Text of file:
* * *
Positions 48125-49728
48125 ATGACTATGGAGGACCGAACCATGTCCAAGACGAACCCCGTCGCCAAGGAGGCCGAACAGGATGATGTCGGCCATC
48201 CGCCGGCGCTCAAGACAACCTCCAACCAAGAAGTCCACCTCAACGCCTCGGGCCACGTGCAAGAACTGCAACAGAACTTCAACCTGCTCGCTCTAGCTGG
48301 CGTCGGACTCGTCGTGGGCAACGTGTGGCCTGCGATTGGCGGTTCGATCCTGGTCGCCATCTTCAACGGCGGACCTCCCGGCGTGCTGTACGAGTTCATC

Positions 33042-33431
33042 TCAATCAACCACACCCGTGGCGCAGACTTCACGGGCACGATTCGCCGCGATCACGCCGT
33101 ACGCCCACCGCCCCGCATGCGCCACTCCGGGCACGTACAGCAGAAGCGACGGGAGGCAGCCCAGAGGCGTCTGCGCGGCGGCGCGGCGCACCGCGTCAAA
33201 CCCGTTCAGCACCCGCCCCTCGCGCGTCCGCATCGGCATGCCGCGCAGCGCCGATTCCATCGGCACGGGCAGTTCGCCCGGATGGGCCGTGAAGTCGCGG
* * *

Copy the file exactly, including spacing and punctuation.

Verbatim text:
Positions 48125-49728
48125 ATGACTATGGAGGACCGAACCATGTCCAAGACGAACCCCGTCGCCAAGGAGGCCGAACAGGATGATGTCGGCCATC
48201 CGCCGGCGCTCAAGACAACCTCCAACCAAGAAGTCCACCTCAACGCCTCGGGCCACGTGCAAGAACTGCAACAGAACTTCAACCTGCTCGCTCTAGCTGG
48301 CGTCGGACTCGTCGTGGGCAACGTGTGGCCTGCGATTGGCGGTTCGATCCTGGTCGCCATCTTCAACGGCGGACCTCCCGGCGTGCTGTACGAGTTCATC

Positions 33042-33431
33042 TCAATCAACCACACCCGTGGCGCAGACTTCACGGGCACGATTCGCCGCGATCACGCCGT
33101 ACGCCCACCGCCCCGCATGCGCCACTCCGGGCACGTACAGCAGAAGCGACGGGAGGCAGCCCAGAGGCGTCTGCGCGGCGGCGCGGCGCACCGCGTCAAA
33201 CCCGTTCAGCACCCGCCCCTCGCGCGTCCGCATCGGCATGCCGCGCAGCGCCGATTCCATCGGCACGGGCAGTTCGCCCGGATGGGCCGTGAAGTCGCGG